A sprawling storm so massive it simultaneously dumped snow in Minnesota and Virginia and heavy rains from Indiana to Alabama fueled weather havoc Wednesday in every state east of the Mississippi River and beyond.

In the North, snow totals were tamped down by a more dangerous winter storm weapon – ice. Detroit, Chicago, Philadelphia and Washington were among major cities hit with inches of snow, with sleet moving in behind it.

More than 200 million people will feel the storm’s wrath before it finally rolls into history Thursday.

A Kansas woman died when she lost control of her vehicle because of snow and ice.

“The heaviest snow will be over central Pennsylvania,” said AccuWeather senior meteorologist Alan Reppert, who should know. AccuWeather is based in State College, Pennsylvania, where classes were canceled at sprawling Penn State University.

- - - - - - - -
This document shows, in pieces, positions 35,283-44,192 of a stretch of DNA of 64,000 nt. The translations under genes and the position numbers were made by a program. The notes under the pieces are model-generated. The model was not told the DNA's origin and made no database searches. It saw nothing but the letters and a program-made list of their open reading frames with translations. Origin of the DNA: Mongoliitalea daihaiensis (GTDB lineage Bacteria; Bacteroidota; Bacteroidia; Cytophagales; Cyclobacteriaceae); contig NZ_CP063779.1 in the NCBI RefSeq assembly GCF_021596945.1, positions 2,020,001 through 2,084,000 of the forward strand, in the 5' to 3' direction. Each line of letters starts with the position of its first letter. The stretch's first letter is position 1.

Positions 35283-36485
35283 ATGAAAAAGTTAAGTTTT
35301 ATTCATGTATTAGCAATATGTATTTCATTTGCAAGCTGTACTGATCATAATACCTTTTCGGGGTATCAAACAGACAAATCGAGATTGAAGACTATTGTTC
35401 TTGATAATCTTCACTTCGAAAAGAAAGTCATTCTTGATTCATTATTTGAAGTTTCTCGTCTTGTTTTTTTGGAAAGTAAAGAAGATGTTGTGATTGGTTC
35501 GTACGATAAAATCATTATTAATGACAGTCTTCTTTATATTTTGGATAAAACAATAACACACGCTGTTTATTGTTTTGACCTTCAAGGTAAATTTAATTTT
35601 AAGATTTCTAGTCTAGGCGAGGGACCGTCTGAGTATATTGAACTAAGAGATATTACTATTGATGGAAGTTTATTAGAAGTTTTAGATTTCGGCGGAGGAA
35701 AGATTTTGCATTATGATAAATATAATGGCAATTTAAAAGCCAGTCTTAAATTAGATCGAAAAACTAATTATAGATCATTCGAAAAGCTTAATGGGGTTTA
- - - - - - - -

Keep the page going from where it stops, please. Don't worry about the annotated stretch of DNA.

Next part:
He was right on target, as two Pennsylvania cities – Chambersburg and Upper Strasburg – reported 10 inches as of mid-afternoon, the highest total for the eastern part of the storm.

Almost everyone who got snow could look forward to a chaser of sleet and freezing rain, Reppert told USA TODAY.

“At least snow allows for some traction,” Reppert said. “Ice can be unforgiving.”

The National Weather Service’s forecast for parts of Virginia on Wednesday was several inches of snow followed by ice and sleet. Its warning of dangerous commutes was a recurring theme across much of the nation.

“Travel will be very difficult,” the notice said. “The combined weight of snow, sleet and freezing rain could result in downed branches and isolated power outages.”

In suburban Arlington, the school schedule has been plagued by a string of closures and late openings all winter. High school math teacher Bill Drake was preparing to begin digging out amid heavy snowfall that was forecast to turn to ice.

“I love snow days as much as the kids,” Drake said. “It’s hard to make up for missed time in the classroom, but the extra time with my family is a huge bonus.”

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